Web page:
One of the things that makes John Hart’s novels, including his newest, “The Unwilling,” so compelling is his ability to create complex characters whose actions and courage linger with us long after we’ve finished reading the story. Jason French is one such character, and his inability to reconnect with his family after serving almost three years as a soldier in the Vietnam War is what we first learn about him. We learn much more about not only Jason, but his younger brother Gibby, and their parents. What we learn and how Hart shares the relationships and the emotions is what makes this an unforgettable story.

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‘Marriage Code’ by Brooke Burroughs is a romantic romp about love trumping diverse cultures

In “The Marriage Code” by Brooke Burroughs we meet Emma, a young twentysomething living in Seattle and working for a tech company. At the start of the story, she has just been blindsided by her boyfriend’s surprise proposal, in a crowded restaurant, completely embarrassing both of them when she says no. Things are awkward in their shared apartment after that, to say the least. We also meet Rishi, who is visiting Seattle from his home in India, where he works for the same company as Emma. Rishi is visiting but has been told that he will be given a project that will keep him in America for a while, which is perfect for his needs. Both are in for some surprises.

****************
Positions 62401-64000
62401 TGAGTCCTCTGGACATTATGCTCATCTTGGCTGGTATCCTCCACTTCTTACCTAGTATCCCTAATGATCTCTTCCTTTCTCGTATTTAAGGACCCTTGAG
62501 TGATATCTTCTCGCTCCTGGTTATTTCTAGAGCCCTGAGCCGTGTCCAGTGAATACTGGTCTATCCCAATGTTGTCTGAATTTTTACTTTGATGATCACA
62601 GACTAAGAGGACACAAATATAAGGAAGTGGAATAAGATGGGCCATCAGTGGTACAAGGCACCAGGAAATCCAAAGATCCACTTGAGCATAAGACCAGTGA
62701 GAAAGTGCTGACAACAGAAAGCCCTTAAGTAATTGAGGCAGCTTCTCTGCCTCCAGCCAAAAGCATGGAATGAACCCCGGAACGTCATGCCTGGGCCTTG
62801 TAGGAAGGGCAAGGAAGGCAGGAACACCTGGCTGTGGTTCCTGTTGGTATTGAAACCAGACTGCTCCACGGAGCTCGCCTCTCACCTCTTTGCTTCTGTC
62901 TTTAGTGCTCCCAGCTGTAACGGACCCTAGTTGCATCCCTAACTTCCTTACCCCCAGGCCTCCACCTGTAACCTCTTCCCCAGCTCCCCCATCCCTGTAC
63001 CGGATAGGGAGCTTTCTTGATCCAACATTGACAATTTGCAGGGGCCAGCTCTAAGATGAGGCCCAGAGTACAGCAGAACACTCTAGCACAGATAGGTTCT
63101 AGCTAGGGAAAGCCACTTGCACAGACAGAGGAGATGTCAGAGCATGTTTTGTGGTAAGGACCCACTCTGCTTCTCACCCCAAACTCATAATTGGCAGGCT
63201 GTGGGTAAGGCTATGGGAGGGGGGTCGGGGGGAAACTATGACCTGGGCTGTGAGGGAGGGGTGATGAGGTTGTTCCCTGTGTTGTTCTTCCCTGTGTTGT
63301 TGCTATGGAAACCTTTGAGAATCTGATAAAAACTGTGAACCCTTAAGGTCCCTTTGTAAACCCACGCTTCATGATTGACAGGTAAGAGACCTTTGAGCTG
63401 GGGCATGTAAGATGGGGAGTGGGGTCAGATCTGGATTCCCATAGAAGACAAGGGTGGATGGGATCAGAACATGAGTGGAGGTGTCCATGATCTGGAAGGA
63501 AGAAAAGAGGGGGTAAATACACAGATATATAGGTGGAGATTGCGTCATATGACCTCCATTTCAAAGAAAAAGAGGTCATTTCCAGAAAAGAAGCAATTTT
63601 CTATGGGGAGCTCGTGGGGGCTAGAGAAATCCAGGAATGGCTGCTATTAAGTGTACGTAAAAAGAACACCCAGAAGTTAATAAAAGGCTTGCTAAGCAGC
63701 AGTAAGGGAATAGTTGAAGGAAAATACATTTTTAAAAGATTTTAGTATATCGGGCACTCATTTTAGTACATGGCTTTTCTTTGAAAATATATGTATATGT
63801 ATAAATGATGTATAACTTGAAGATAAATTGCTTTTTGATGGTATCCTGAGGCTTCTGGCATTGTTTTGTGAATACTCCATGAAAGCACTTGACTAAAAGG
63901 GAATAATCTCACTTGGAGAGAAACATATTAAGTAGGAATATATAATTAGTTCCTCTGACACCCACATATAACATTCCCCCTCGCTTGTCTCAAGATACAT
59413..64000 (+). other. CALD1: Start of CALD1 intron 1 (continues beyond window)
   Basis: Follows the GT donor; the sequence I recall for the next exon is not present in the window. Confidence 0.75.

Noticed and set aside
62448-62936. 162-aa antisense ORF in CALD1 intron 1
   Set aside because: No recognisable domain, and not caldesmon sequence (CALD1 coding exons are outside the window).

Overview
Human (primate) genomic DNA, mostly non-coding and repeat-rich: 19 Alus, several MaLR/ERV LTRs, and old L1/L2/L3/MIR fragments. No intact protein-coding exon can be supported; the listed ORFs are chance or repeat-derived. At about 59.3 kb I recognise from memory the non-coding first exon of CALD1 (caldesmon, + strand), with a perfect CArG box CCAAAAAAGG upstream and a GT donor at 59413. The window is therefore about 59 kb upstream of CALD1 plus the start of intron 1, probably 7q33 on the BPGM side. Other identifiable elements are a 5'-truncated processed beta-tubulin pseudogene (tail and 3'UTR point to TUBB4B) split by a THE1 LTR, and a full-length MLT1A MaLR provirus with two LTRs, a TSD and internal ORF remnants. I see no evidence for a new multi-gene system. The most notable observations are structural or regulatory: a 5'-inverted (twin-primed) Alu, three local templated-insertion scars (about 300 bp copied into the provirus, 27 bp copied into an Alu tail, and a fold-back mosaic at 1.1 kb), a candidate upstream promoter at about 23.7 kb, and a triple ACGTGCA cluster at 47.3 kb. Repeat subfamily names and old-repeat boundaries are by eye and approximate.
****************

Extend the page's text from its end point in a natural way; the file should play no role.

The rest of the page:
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‘Poisoned’ by Jennifer Donnelly is a beautiful, complex, fractured fairy tale retelling of Snow White

Poisoned by Jennifer Donnelly

Jennifer Donnelly’s fairy tale retellings are beautiful in their complexity and their reimagining; but make no mistake, the beauty of the writing doesn’t equate with “beauty” being foremost among the traits of the main characters in her newest fantasy “Poisoned,” or her previous fractured fairy tale, “Stepsister.” Both young adult fairy tales are beautiful in the sense that they take fairy tales in which originally the most important trait of the young women — Snow White and Cinderella — is their beauty and change our concept of what beauty is. Donnelly turns that ideal on its head. And while the Disney cartoon version shows that both fairy tale creations love animals, there isn’t much else about them that has any depth or substance.

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‘Ground Zero: A Novel of 9/11’ by Alan Gratz is a middle grade novel bringing important historic events into focus for young readers

“Ground Zero” by Alan Gratz

Children’s author Alan Gratz is known and revered for his historical fiction middle grade novels like his newest, “Ground Zero: A Novel of 9/11.” As he has done in other novels including the award-winning “Refugee,” Gratz presents readers with two main characters from different backgrounds and different perspectives who share the story in alternating narratives. In “Ground Zero,” we meet Brandon Chavez from New York and Reshmina from Afghanistan.